June 26, 2022

Bank of Korea announced that going forward to 2022 it will adjust its monetary policy, given a variety of factors that could accelerate inflation. Whilst also suggesting that it will maintain the move to hike the key interest rate.

The central bank in a report laying out its monetary policy direction for 2022 mentioned that it expects that the country’s inflation will run in its 2 percent target range next year. However, it has shown concerns over increasing upward pressure from global supply disruptions and a rebound in consumption.

The BOK in accordance with improvement in economic conditions will appropriately adjust next year’s interest rate in a way that inflation could be stabilized at the target level and the danger from financial imbalance can be eased.

It expects the consumer price growth to be lowered to the 2 percent target level. However, it will continue to be vigilant about the possibility that upward pressure could get stronger than expected.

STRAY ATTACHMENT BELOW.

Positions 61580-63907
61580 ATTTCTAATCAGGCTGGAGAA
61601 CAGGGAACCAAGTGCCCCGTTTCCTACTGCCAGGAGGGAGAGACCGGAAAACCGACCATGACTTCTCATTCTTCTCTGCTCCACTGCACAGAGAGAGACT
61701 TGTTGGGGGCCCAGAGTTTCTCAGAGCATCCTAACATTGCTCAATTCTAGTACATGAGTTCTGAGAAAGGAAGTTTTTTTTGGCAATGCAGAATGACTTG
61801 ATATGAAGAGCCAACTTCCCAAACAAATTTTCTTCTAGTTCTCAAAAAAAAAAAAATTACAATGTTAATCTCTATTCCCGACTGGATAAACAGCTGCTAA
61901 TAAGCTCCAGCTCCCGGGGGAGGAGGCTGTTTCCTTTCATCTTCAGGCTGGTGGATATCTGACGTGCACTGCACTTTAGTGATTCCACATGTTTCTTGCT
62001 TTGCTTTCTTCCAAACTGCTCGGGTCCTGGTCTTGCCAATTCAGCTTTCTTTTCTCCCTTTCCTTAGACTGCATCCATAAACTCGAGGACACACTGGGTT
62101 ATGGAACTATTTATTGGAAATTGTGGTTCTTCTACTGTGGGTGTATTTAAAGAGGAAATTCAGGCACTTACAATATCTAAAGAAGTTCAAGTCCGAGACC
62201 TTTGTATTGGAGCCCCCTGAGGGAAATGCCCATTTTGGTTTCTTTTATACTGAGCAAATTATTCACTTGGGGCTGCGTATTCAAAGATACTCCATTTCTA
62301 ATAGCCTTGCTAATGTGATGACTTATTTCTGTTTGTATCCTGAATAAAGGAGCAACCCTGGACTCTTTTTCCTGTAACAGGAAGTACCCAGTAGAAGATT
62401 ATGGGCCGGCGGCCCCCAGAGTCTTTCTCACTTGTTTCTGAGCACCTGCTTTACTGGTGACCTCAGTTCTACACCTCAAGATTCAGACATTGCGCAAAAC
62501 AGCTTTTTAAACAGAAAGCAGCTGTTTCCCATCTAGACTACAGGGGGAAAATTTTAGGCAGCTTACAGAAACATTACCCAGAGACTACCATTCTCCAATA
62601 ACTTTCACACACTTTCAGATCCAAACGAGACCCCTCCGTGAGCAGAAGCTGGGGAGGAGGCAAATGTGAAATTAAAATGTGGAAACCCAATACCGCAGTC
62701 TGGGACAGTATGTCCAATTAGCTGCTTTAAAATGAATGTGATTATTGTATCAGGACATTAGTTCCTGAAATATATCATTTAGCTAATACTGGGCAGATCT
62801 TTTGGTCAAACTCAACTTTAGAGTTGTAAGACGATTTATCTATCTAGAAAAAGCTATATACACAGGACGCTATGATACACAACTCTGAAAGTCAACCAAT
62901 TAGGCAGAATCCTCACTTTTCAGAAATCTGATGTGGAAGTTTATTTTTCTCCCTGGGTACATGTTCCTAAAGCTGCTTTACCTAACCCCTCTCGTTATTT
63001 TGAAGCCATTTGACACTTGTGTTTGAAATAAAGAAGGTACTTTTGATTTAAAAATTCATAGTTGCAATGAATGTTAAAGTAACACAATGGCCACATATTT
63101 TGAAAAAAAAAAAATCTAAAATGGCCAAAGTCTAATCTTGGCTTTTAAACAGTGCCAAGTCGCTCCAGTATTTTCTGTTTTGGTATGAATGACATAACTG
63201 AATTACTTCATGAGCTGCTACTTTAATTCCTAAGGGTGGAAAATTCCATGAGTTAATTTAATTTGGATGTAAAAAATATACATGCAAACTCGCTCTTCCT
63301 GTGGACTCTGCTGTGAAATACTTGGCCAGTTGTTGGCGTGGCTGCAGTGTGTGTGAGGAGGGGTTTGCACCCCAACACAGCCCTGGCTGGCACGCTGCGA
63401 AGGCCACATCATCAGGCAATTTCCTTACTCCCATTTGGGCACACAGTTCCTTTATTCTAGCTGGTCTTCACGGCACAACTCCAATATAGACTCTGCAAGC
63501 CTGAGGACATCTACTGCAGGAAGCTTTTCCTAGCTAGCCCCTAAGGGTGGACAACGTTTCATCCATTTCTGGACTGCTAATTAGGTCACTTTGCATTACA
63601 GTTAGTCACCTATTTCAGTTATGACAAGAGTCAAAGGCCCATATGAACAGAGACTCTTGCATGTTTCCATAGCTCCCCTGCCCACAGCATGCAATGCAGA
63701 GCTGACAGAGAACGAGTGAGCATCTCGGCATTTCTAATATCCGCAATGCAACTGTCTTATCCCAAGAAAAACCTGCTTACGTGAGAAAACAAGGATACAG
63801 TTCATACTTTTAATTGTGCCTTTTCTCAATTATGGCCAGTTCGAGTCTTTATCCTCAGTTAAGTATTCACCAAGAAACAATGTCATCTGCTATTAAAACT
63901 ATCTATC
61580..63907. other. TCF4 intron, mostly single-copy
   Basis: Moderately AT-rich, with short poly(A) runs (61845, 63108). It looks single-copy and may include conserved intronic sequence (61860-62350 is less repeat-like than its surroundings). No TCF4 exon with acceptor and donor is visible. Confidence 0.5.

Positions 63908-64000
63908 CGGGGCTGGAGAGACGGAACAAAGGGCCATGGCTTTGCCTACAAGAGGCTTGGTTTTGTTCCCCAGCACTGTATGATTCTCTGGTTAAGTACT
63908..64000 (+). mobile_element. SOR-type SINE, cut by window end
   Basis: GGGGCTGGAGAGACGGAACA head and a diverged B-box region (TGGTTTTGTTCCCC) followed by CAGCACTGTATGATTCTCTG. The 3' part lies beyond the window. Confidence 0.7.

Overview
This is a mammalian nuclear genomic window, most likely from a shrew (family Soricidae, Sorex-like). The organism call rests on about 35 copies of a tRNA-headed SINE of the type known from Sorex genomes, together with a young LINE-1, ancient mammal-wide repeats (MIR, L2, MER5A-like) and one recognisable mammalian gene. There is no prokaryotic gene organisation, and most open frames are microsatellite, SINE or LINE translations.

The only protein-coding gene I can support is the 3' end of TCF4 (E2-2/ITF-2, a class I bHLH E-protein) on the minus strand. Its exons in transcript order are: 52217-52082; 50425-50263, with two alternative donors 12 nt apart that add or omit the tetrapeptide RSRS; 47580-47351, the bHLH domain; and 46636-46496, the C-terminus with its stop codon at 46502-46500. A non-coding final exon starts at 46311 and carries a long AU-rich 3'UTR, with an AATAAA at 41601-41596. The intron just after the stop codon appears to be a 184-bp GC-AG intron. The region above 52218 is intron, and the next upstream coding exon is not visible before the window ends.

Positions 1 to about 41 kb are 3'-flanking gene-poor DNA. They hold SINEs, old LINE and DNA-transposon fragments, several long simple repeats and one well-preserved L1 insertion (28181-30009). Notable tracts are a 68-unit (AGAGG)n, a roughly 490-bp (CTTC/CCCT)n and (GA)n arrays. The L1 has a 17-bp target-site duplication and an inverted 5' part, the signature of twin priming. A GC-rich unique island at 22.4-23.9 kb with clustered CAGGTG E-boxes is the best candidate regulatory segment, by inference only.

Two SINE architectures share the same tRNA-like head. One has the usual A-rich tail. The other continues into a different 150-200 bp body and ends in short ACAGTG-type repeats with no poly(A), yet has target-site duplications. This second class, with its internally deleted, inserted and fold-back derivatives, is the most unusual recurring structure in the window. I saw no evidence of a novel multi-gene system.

According to reports, inflation has been cited as a major potential risk to the country’s economy due to ever-rising oil prices, prices of goods and services due to global supply disruptions and a rebound in consumption.

In November, the country’s consumer prices rose 3.7 percent from a year earlier, turning out to be the fastest rise in about 10 years.

The Bank of Korea last month in order to control inflation and household debt had raised its key interest rate by a percentage point to 1 percent. Thus ending around two years of the zero range borrowing cost that was put in place to boost the pandemic-hit economy.

The central bank earlier in November also revised up its consumer growth forecast to 2.3 percent from 2.1 percent that was projected three months earlier. Next year, it expects the prices to rise 2 percent, higher than the previous 1.5 percent growth.

Lastly, BOK Gov. Lee Ju-yeol commented that the monetary policy remains accommodative, while hinting at the possibility of further rate hikes early next month.

The central bank’s next rate-setting meeting is currently scheduled for Jan. 14.